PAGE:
THOR:

MARVEL's

RAGNAROK

One Hela of a Ride

BY ALEXANDER DEFERT

a joy packed festival of bright lights and rampant silliness

So Thor: Ragnarok dropped into cinemas this month. It was hard to miss really. Something about 80's synth sound tracked super trailers kind of throws subtlety out the window and, like its trailers, Thor: Ragnarok was absolutely void of any subtlety. And boy, am I glad! Summer 2017 was a disappointing one as far as blockbusters went but, in Thor, we finally have the manic bout of riotous enjoyment we all deserved. No spoilers in this review but, without a doubt, this is Marvel's funnest film to date. Now to be sure, it lacks the emotional depth of a Winter Soldier or an Iron Man. It's undoubtedly, from a critics standpoint, an inferior (or at least more two dimensional) film. But Thor clearly isn't trying to be this. Indeed, the director sets out his stall early as he uses it to send up the more pompous or eyebrow raising moments parts of the MCU. A special shoutout has to go to Matt Damon and Sam Neills cameos as a hilarious spoof of the drawn out 'death' of Loki in the Dark World (complete with sightly shoddy choir recreating it's score). 

 

So where else to start but with the characters? Jeff Goldblum's Grandmaster deserves a special mention. Not only is he brilliantly, and deliberately, Goldblum-ish but the world he inhabits ties the film thematically close to Guardians of the Galaxy (helping unite Marvel's more detached franchise to the larger MCU). Benedict Cumberbatch likewise has a great seven minutes of screentime, as Dr Strange pops in to aid Thor, whilst Hulk and new character Valkryie are also fun. But it is the interplay between Thor and Loki that really steals the show, with Loki in particular being an astoundingly funny presence. Not a single one of his lines are wasted, and the brotherly banter he and Thor engage in is by far the movies best selling point.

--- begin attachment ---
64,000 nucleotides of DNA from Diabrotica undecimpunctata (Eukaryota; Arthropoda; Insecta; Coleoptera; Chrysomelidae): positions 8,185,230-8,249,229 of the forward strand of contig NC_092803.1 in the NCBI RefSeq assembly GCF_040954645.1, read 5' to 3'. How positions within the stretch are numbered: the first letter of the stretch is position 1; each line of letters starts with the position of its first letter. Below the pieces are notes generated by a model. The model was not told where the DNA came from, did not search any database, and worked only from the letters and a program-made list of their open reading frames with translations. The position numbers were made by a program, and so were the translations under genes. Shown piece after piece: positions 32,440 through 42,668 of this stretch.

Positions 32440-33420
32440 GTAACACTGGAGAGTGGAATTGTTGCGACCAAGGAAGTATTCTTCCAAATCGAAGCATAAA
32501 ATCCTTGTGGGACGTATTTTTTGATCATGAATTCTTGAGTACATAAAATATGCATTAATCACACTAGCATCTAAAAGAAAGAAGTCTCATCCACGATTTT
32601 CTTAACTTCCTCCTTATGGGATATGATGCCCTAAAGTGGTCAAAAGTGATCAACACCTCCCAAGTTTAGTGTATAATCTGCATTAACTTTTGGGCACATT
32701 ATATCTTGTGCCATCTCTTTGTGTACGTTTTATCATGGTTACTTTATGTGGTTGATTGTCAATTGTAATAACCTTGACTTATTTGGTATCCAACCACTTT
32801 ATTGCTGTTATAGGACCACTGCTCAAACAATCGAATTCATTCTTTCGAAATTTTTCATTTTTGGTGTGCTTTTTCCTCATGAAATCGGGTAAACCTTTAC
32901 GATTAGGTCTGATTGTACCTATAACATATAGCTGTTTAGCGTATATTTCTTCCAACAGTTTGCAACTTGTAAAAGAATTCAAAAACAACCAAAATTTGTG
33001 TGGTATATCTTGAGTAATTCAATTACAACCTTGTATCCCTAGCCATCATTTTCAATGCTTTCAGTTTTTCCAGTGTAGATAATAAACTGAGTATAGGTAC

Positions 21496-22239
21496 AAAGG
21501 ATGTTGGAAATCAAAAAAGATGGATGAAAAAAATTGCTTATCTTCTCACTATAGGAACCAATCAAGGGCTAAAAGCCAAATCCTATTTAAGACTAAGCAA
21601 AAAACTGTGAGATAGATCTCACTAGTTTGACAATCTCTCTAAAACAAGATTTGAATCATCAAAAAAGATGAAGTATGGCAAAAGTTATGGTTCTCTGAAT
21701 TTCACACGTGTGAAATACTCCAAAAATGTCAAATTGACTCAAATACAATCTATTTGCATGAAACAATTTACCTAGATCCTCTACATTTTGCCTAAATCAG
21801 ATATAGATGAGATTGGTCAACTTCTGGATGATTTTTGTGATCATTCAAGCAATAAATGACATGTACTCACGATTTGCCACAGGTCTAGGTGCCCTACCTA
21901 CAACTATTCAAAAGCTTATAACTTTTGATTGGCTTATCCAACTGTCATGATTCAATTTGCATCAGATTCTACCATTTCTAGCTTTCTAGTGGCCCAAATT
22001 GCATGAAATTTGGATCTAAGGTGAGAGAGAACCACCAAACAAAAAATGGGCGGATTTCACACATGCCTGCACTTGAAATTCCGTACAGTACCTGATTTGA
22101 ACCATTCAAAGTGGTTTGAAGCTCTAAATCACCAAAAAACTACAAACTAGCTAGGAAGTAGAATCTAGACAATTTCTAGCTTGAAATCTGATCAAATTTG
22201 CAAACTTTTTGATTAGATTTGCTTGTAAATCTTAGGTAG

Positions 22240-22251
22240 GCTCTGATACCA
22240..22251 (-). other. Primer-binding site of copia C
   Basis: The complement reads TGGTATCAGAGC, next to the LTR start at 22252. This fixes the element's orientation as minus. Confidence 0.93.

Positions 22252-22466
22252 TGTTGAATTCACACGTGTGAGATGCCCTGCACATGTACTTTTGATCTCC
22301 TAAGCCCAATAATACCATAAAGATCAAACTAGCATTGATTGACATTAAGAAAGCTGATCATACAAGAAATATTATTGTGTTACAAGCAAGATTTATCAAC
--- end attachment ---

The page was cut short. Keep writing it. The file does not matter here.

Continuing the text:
Oddly, Cate Blanchett follows on from her dubious villain in Indiana Jones with another dubious villain performance as Hela the Goddess of Death. It's not that she's bad, it's just that she's singularly uninteresting, especially in comparison to the Grandmaster or even the more nuanced dark side of Odin that her mere existence attests to. Either of those would have been more characterful. As it is, her biggest characterization is that she's super powerful, clears up a long standing plothole, and is really keen on killing things. That's really all there is to her. Other than that, the death of the Warriors Three is treated with barely a pause (and Thor, weirdly, doesn't seem to notice that his best friends are all dead). Sif is also strangely absent, and although Valkyrie is a far more fun replacement she too has the slightly awkward problem of iffy backstory. It's great to have an openly LGBT character in the MCU (and long, long overdue), but maybe this deserved more weight than a brief "oh look, she's gay!" moment, particularly in a film where Thor's stumbling praise of women warriors is used to highlight sexist tropes in liberal culture.

 

All of that though, is small beans. The truth is that Thor: Ragnarok may well be the most straight up enjoyable film of the year. It's popcorn fare but, in a time where such films are rarely any good, that is no bad thing. 

© 2016 OUTCAST STUDIOS LTD

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